I recall sending a text message to Shayne, Jenna, and Dalton before I left my hospital room. I wanted each of them to know I love them, I’m proud of them, and to take care of themselves and each other. The nurse called Shayne every couple hours to give him updates throughout the surgery. They started the surgery by about 9:30 a.m. The surgeons came out at about 4:30 p.m. and told Shayne that they were done and that the surgery went good. Dr. Weight and Dr. Shumway were instrumental in my surgery. I cannot thank them and their teams enough. They told my family they were closing me up and I should be out in about 2 hours and then I would go to ICU. It actually took about 5 hours before I was to ICU.

Shayne and Dalton got to see me at about 9:30 p.m. My brothers were able to see me before they left to travel home. I was in ICU for 2 days before coming out of it and really waking up. I recall not being able to talk because of the tubes down my throat so I wrote words in the air for my family and nurses.

Jenna came home that Thursday morning and I finally got to see her. Shayne told Jenna about me having cancer and all the information we kept from her initially. I was relieved she was home and knew about everything. Shayne then started telling our family and friends the whole story. They understood and respected the reasons we kept it quiet. My kids come first!! It was Friday or Saturday I believe that I got moved out of ICU and up to 6th floor. Easter was that Sunday.

My recovery seemed to be going well. The surgeons were pleased with the surgery and how I was healing. The incision starts up at the center of my collar bones and goes down almost to my pelvic bone. There were other incisions for the tubes needed for surgery and recovery. They shared that they needed to mobilize my liver to get to my kidney. While being on heart bypass they mobilized my liver by shutting off the blood supply. They could only do that for 25 minutes at a time and it could only be done twice. During my surgery, they had to do it twice. The first time was for 22 minutes and the other was 6 minutes. (I would not want to be the one watching that stopwatch). They removed my right kidney, my adrenal gland, and seven lymph nodes in that area. They also removed the tumor growing from my kidney up the vein to my heart. Dr. Shumway told my husband that during the surgery, she put her finger in my heart, she pushed the tumor down the vein and then they tied off her finger in that vein, and they removed the tumor out of my heart.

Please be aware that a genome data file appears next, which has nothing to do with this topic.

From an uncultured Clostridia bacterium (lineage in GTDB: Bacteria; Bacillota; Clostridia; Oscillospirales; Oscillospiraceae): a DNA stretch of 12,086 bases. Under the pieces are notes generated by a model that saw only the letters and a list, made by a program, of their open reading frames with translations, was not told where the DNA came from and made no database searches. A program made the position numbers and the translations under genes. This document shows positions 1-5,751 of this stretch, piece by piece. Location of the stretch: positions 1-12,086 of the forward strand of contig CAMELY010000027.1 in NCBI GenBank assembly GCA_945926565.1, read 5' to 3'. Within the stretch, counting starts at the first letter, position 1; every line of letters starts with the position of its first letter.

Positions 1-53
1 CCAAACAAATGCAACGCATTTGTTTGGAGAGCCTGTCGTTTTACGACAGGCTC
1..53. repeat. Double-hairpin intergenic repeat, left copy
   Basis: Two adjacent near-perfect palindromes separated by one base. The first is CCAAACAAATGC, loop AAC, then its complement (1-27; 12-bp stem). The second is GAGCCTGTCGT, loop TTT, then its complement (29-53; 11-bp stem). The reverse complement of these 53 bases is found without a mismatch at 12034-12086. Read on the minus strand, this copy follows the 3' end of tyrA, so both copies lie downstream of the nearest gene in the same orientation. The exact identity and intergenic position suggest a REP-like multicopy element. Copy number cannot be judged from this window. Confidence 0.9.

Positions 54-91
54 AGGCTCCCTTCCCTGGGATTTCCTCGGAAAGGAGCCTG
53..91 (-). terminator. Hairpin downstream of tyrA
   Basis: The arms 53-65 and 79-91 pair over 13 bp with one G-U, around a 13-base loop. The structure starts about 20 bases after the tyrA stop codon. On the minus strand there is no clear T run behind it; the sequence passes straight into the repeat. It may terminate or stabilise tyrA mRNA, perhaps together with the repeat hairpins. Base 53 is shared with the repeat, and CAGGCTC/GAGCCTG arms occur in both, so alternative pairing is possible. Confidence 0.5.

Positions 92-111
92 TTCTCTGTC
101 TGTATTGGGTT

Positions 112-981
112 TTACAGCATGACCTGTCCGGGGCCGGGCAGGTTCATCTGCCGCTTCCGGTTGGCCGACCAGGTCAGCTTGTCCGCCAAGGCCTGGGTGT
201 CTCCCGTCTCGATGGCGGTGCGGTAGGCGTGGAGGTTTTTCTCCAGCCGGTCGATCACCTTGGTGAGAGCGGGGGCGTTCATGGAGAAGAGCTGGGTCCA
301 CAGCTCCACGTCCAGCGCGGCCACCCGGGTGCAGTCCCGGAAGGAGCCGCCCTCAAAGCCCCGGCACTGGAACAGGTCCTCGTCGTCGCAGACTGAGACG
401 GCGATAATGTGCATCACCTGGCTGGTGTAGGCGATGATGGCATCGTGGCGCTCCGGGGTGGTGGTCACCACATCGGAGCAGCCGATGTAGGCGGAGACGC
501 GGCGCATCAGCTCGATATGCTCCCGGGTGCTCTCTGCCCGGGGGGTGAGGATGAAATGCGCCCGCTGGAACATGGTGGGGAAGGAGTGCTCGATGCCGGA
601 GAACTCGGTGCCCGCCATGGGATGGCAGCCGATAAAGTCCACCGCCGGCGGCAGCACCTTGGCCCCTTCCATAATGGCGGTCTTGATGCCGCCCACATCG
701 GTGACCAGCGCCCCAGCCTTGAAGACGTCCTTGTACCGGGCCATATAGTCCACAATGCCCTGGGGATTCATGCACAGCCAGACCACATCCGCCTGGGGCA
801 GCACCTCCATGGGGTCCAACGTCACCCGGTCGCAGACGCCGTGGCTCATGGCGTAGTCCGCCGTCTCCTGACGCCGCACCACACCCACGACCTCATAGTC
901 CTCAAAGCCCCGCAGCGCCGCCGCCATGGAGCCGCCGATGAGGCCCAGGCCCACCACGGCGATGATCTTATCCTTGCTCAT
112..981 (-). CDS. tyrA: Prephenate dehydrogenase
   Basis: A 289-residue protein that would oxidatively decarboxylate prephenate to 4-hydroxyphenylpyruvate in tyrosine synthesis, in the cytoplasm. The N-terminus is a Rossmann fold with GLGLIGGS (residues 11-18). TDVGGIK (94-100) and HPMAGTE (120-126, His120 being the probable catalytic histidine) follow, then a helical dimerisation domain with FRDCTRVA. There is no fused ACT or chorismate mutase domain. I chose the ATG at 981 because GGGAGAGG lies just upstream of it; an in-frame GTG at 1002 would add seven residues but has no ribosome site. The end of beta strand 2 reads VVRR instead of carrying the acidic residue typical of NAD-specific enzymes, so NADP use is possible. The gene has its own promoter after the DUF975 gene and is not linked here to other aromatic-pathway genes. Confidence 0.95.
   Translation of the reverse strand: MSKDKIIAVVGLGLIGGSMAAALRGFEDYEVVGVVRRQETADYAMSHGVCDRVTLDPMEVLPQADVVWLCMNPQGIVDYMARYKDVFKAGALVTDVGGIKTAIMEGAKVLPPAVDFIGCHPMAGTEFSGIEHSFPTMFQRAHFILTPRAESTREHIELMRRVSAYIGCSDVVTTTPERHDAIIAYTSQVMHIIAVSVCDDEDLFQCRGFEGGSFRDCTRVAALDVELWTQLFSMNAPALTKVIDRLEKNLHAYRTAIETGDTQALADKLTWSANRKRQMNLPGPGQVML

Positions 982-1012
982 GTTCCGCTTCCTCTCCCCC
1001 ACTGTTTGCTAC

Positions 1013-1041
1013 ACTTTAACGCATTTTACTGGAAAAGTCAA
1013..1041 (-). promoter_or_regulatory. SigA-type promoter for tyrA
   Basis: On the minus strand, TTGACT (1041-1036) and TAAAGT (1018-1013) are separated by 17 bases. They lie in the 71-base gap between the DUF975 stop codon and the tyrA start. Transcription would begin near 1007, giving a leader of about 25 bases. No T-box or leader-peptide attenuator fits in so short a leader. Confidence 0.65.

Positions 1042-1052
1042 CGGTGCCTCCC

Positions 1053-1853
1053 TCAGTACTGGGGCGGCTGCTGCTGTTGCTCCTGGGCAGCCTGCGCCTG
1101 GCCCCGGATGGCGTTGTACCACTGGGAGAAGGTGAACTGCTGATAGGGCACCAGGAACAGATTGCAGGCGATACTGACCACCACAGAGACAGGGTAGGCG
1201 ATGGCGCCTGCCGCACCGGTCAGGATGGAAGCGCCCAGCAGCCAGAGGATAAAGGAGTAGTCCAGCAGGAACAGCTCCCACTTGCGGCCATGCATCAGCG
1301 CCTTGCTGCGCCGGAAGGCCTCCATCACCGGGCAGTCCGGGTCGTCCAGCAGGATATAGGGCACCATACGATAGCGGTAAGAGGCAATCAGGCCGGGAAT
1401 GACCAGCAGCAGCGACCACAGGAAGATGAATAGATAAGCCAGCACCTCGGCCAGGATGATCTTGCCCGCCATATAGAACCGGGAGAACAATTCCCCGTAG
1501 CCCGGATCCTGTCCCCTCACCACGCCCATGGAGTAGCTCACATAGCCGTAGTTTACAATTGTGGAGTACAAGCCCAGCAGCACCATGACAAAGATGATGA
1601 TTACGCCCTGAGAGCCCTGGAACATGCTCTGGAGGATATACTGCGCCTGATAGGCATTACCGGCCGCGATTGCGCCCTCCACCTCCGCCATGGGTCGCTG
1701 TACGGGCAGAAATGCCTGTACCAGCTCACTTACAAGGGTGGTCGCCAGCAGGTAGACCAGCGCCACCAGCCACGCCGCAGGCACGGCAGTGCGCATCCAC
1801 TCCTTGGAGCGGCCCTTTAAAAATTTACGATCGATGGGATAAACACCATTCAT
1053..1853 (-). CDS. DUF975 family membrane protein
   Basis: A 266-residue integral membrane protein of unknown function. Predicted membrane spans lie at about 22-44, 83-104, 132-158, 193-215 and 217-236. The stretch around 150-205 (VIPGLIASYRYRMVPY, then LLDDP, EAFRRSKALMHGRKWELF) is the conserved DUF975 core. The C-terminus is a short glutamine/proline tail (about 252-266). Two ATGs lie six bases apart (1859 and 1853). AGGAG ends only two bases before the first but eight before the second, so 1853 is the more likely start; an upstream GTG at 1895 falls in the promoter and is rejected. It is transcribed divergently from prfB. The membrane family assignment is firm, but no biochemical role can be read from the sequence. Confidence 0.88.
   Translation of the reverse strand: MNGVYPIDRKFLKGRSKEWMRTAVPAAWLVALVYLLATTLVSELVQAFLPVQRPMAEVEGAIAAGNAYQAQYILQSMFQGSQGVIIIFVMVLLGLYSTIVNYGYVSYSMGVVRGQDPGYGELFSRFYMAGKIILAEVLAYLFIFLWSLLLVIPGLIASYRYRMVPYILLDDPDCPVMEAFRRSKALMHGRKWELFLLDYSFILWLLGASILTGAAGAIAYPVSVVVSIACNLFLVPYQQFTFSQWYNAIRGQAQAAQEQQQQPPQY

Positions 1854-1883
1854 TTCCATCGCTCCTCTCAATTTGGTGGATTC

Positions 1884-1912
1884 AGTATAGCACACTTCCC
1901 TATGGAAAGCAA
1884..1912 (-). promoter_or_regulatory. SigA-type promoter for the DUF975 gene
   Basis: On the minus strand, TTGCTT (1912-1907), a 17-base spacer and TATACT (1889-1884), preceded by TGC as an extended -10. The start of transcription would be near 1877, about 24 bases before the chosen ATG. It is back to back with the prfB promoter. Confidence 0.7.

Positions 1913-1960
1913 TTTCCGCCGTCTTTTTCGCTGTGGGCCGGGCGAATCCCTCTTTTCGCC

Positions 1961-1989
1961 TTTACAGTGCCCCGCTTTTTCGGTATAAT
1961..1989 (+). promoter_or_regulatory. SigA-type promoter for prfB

The teams were so gracious and wonderful before, during, and after my surgery. Dr. Weight continuously checked on me throughout my stay and kept me informed prior to the surgery. He was personable with me and my family. He understood my want for getting through this successfully, especially as I had a high school graduation party to plan. He helped my inspiration to get better. Three days after surgery my heart went into A-Fib. The first two nights happened in the middle of the night when they nurses rushed in and woke me up. Those only lasted a few minutes. My heart rate went up to 185-205 but returned to normal after a few minutes. The third night it happened it was there for about 24 hours. I recall hearing them calling ‘Code Blue’ and ‘Stat’ to my room number. That night I could actually feel it being in A-Fib. I remember them giving me medications, injections, etc. to get it under control. After a few hours it dropped down to about 150 and they continued to monitor it closely.

The next day the doctors told me that it if my heart rate did not come down, that they would need to put a camera down into my heart to see what they could see. They would also likely need to shock my heart with the paddles to get it back into rhythm. They would possibly have to do that twice. That scared me a bit. Fortunately, that same evening, about 8:30 p.m., while visiting with my daughter Jenna, my heart rate dropped from 150 to 100. Due to this, the doctors did not think it was necessary to perform that procedure on my heart.

They put me on heart medication to attempt to try to lower it even more. I was discharged from the hospital to home on Friday, April 6th. I was home for 4 days before I started feeling sick to my stomach, I was nauseous, vomiting, and very weak when I walked. In the early morning hours of Wednesday, April 11th, Shayne called the U of M Hospital and they told him to bring me to their hospital emergency room. They did not recommend me going to the local hospital as my situation was too complex. Once there, they realized there was a large amount of fluid around my heart.